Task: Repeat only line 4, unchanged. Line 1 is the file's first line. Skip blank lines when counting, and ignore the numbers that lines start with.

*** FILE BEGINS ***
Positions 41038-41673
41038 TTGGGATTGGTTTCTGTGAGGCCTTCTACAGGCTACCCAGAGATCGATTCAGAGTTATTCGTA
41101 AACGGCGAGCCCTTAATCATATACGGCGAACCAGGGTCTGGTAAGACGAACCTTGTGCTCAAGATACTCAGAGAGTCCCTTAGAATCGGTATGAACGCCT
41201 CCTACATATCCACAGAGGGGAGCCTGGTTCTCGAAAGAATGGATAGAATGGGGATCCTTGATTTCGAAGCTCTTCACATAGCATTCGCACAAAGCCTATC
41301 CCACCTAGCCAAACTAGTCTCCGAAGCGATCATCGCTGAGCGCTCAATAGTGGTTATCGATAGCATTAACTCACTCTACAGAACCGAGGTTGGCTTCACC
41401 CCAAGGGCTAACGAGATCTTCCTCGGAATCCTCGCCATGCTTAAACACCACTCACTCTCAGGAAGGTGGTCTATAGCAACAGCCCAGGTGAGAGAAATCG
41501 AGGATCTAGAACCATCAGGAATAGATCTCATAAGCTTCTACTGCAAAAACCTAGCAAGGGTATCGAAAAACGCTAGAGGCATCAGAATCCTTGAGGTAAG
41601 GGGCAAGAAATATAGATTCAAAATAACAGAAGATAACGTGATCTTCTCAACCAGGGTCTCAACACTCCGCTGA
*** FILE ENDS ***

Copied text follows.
41201 CCTACATATCCACAGAGGGGAGCCTGGTTCTCGAAAGAATGGATAGAATGGGGATCCTTGATTTCGAAGCTCTTCACATAGCATTCGCACAAAGCCTATC